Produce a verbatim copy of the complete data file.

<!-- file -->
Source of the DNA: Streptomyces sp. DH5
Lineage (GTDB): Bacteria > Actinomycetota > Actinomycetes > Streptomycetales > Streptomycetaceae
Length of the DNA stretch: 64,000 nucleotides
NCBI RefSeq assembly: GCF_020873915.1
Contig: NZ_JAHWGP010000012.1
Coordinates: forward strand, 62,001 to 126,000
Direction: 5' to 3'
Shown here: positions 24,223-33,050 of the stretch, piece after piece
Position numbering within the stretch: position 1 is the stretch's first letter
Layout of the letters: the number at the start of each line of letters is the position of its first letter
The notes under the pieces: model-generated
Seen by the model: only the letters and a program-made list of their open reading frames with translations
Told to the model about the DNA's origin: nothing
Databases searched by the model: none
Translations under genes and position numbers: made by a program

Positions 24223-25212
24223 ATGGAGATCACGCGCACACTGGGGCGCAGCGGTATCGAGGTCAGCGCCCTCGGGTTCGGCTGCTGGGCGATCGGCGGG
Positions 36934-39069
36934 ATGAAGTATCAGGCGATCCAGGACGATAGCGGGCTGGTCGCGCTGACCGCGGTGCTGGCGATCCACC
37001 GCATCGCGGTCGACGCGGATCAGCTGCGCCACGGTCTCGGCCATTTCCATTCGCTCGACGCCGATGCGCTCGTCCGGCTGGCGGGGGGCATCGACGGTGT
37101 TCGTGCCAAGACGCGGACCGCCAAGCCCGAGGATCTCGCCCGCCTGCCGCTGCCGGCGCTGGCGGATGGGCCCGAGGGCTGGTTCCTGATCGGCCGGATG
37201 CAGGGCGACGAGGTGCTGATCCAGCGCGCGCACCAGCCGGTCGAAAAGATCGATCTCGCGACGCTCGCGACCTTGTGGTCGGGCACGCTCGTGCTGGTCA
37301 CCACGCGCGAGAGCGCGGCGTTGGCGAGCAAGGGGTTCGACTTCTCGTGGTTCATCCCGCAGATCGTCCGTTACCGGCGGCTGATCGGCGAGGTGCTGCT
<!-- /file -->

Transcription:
Source of the DNA: Streptomyces sp. DH5
Lineage (GTDB): Bacteria > Actinomycetota > Actinomycetes > Streptomycetales > Streptomycetaceae
Length of the DNA stretch: 64,000 nucleotides
NCBI RefSeq assembly: GCF_020873915.1
Contig: NZ_JAHWGP010000012.1
Coordinates: forward strand, 62,001 to 126,000
Direction: 5' to 3'
Shown here: positions 24,223-33,050 of the stretch, piece after piece
Position numbering within the stretch: position 1 is the stretch's first letter
Layout of the letters: the number at the start of each line of letters is the position of its first letter
The notes under the pieces: model-generated
Seen by the model: only the letters and a program-made list of their open reading frames with translations
Told to the model about the DNA's origin: nothing
Databases searched by the model: none
Translations under genes and position numbers: made by a program

Positions 24223-25212
24223 ATGGAGATCACGCGCACACTGGGGCGCAGCGGTATCGAGGTCAGCGCCCTCGGGTTCGGCTGCTGGGCGATCGGCGGG
Positions 36934-39069
36934 ATGAAGTATCAGGCGATCCAGGACGATAGCGGGCTGGTCGCGCTGACCGCGGTGCTGGCGATCCACC
37001 GCATCGCGGTCGACGCGGATCAGCTGCGCCACGGTCTCGGCCATTTCCATTCGCTCGACGCCGATGCGCTCGTCCGGCTGGCGGGGGGCATCGACGGTGT
37101 TCGTGCCAAGACGCGGACCGCCAAGCCCGAGGATCTCGCCCGCCTGCCGCTGCCGGCGCTGGCGGATGGGCCCGAGGGCTGGTTCCTGATCGGCCGGATG
37201 CAGGGCGACGAGGTGCTGATCCAGCGCGCGCACCAGCCGGTCGAAAAGATCGATCTCGCGACGCTCGCGACCTTGTGGTCGGGCACGCTCGTGCTGGTCA
37301 CCACGCGCGAGAGCGCGGCGTTGGCGAGCAAGGGGTTCGACTTCTCGTGGTTCATCCCGCAGATCGTCCGTTACCGGCGGCTGATCGGCGAGGTGCTGCT